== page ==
Dining in the main dining room on Summit was comparable to that on smaller ships. I think some of the recent changes to the menu are improvements but are probably fleet wide by now and not specific to Summit. We did have the best team yet experienced at our table for two -- Agustinho and Jose worked perfectly together, remembered our preferences, gave reliable advice, and never pushed us to eat more than we ordered. We did find the main dining room for second sitting less crowded than on smaller ships, but I put that down to the unexpected demographics of this June 3 sailing. There were 170 under 18s, and only 270 Captain's Club members. We guess that there was a lot of dining in other spaces -- grill bar, cabins, sushi bar, and pizza. That meant more space for the waiters and a quieter time generally at second sitting...very relaxing.
Cova Cafe on Summit seems smaller; but excellent service (waiter Bailon taught us to order a bottle of wine rather than wines by the glass...what we did not drink, he kept for our next visit), and the wonderful work of the string Quartet (Viva) and the acoustic guitar (Glen) made this our favourite place before and after dinner.
Having Michael's Club as a non-smoking area (versus a cigar bar on Mercury) suits us, but other than one evening when Viva played there, the entertainment was not an attraction. The other major difference between smaller ships and Summit is the presence of Cirque du Soleil. While this means the bar on the top deck (Bar at the Edge of the Earth) is still outlandishly decorated but used for the masquerade night just once (pack a mask if you plan to attend), it also results in one show in the Celebrity Theatre with the Cirque performers. While the introduction to their show is somewhat unfocused (in our opinion) and being ad-libbed is often under-lit (computer lighting boards do not know where they are going next), there were two outstanding segments of the show which had our hearts in our mouths and our jaws dropping open. WOW! The flip side is that this takes the place of the additional professional musician we enjoyed on previous cruises; a classical pianist, a xylophonist, a banjo specialist etc.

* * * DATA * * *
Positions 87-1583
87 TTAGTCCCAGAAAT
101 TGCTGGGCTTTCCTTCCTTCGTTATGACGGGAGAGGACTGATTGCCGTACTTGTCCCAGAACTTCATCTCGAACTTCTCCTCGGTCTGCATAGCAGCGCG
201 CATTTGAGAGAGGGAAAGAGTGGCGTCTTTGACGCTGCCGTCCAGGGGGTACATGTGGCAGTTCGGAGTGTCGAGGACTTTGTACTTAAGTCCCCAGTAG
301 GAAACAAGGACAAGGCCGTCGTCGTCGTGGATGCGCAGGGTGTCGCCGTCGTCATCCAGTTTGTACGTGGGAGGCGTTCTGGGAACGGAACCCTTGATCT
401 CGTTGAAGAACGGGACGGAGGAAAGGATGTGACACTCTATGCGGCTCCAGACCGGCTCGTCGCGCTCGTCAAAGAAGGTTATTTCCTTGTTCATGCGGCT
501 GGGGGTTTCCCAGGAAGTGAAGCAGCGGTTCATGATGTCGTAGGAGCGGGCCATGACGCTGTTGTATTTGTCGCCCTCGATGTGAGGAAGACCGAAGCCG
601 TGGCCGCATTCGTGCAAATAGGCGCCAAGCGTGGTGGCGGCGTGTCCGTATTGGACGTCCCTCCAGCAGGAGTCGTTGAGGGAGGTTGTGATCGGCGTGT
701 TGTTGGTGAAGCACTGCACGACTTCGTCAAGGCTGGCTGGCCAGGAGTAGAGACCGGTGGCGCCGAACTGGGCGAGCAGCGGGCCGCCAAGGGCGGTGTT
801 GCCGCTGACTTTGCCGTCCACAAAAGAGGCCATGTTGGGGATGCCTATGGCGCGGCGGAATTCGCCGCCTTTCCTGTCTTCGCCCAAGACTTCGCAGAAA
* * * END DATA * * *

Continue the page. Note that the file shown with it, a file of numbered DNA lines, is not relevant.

Although there will be many of the rookie sailors on June 9th who will disagree, we found Summit handled really well in the 8 hour squall which hit early afternoon en route to Seward after leaving the Hubbard Glacier. Horizon would have rolled much more...and Mercury too? Our top deck forward cabin moved less than we had feared.
I am not sure that the next comment is relevant in terms of ship size. Prior to the cruise we had been concerned that we would not be able to go very close to the Hubbard Glacier. Watching webcams of previous cruises showed Infinity and Mercury standing well off the glacier and just for a short time. We were again lucky. Cruise Director John (and several crew members we spoke to) boasted of how lucky we were; longest time at the glacier, closest in 20 years, calm sunny weather, and so much calving that some people worried the glacier was going to break up completely. What an event! I cannot wait to set a slide show of my pics to music.
The main disadvantages of the larger ship are results of larger numbers on port days. Tendering resulted in some waiting (especially in Sitka) and lines did form in the cafeteria when many had early tours ashore. The small towns like Sitka and Skagway are somewhat overwhelmed when four or five ships our size or larger are there on the same day. Combat shopping seems to be the order of the day...especially when it rains.
Compared to the smaller ships (and this may be itinerary related not size), there did not seem to be a sense of camaraderie in the Activity Program on Summit. I was the only attendee at the first ping pong and first shuffleboard sessions at sea the first day. Sports Coordinator Andrei suggested the cooler weather and the large number of first time cruisers (who were still finding their way around the ship, and trying everything) might be responsible. On Mercury, we developed several rivalries and friendships with other passengers at these activities, and the Sports Coordinator fostered these.